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Posted: Sunday, September 6, 1998 1:00 am

GENESEO -- Middle school students, who were infants and toddlers when one of the worst accidents in the history of the U.S. space program happened, now have a chance to view an actual piece of the wreckage.

Geneseo's new middle school is hosting, for roughly one month, a monument to the space shuttle Challenger, which exploded shortly after takeoff Jan. 28, 1986.

Millions of Americans were watching on television as Challenger exploded, killing all seven crew members on board. One of those crew members was Christa McAuliffe -- the first non-astronaut ever selected for a space voyage.

Ms. McAuliffe had been selected for NASA's Teacher in Space project, which was designed to bring space-science lessons to Earth from the orbiting shuttle, via satellite. Her junior high-age students were among those watching as the shuttle exploded.

Aboard the shuttle with Ms. McAuliffe was a ``Learning and Liberty'' flag, supplied by the National School Public Relations Association (NSPRA). The 5-by-7-inch flag survived the explosion, and was recovered later with other wreckage from the Challenger.

NASA returned the flag to NSPRA in 1987. NSPRA, with corporate help, turned the flag into a ``Life and Liberty'' display honoring both the role of education in the United States and the sacrifices of the Challenger crew.

On the granite display, three bronze children's hands support a bronze copy of the flag. A plaque contains photographs of the Challenger crew, as well as the actual flag.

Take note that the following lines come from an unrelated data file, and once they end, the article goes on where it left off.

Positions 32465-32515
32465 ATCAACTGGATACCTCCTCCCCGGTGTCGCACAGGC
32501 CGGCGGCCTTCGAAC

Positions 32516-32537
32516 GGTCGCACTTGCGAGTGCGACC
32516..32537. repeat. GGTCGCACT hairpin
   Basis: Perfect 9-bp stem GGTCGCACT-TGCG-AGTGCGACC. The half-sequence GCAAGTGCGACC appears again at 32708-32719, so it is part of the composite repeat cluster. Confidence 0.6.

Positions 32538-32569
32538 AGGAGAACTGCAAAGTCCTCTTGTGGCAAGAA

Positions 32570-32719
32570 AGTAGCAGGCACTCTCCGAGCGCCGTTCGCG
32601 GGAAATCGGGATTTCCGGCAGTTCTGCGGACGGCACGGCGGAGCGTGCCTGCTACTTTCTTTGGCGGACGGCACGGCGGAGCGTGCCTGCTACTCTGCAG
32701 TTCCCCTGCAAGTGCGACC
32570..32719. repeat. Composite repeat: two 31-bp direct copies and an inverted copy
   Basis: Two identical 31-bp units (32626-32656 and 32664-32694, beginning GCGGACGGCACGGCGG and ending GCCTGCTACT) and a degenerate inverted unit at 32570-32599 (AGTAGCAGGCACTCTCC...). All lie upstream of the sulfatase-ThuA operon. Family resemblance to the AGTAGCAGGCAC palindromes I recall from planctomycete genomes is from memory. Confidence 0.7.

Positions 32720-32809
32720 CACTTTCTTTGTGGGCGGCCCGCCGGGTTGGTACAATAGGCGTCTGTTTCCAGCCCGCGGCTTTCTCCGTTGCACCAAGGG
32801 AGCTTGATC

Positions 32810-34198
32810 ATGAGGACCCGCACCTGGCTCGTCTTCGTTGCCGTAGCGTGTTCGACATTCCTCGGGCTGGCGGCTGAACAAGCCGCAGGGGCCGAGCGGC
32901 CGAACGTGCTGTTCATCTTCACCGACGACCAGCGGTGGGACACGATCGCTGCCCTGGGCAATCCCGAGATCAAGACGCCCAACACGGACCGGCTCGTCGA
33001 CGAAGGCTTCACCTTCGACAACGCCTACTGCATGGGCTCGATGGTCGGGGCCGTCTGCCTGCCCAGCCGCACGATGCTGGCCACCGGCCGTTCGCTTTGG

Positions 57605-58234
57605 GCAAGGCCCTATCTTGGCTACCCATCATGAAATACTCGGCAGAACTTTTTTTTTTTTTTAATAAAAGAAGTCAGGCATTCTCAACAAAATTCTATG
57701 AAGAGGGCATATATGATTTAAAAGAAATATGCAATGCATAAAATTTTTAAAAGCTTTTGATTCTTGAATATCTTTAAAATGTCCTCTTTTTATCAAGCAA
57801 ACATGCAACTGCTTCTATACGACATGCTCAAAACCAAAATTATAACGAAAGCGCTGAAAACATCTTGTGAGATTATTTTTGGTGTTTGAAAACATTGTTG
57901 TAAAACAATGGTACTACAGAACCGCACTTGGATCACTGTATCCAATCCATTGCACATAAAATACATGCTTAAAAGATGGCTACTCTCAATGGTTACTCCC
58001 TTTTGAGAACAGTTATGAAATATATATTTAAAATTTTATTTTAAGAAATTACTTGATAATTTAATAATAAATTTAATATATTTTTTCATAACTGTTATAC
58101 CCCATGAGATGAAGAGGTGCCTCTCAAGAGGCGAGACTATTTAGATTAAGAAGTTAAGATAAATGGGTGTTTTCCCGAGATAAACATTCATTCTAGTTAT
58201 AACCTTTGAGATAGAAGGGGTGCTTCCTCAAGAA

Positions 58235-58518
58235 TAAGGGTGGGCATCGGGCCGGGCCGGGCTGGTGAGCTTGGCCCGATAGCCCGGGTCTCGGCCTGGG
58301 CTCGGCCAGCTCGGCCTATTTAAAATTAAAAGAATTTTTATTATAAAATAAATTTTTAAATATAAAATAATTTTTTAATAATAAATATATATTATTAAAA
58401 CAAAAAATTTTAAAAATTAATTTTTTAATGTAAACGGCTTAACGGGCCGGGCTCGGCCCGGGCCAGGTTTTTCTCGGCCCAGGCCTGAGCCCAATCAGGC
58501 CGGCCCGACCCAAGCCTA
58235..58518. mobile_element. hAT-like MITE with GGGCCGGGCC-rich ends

The display includes information on the meaning of the flag, which was designed in 1985 to honor NSPRA's 50th anniversary.

Geneseo school officials last November requested the display, which is available to schools throughout the nation, for the opening of the district's new middle school.

``I thought it was a part of history for kids to see right before their eyes,'' Harold Ford, Geneseo superintendent, said. He said he also wanted students to understand what Christa McAuliffe and the astronauts were trying to do, and the risks they were taking, in the flight.

``It should put some pride in kids,'' he said.

Middle school principal Gary Zum Mallen said he hoped students understand the tie between knowledge and liberty.

``If we're going to have American liberties, we have to have an educated citizenry,'' he said. ``We also hope they gain some knowledge as to who Christa McAuliffe was.''

An Elgin school official brought the display to Illinois from Florida, and has been NSPRA's scheduling coordinator while the monument is in the state.

Mr. Ford and district employee Bill Pettifer went to Elgin to pick up the display -- the next school to display the monument will pick it up at Geneseo, he said.

While it's too early in the school year for many of the students to have learned about the Challenger explosion, some Geneseo students who've been to space camp know its history.

Kori Roys is one of those students -- he's bounced in a simulation of one-eighth gravity and participated in a mock takeoff.

``I thought it was pretty cool it's in our school,'' he said. ``It looks really good there. It's really cool the little flag on it is probably one of the only things that survived the explosion.''

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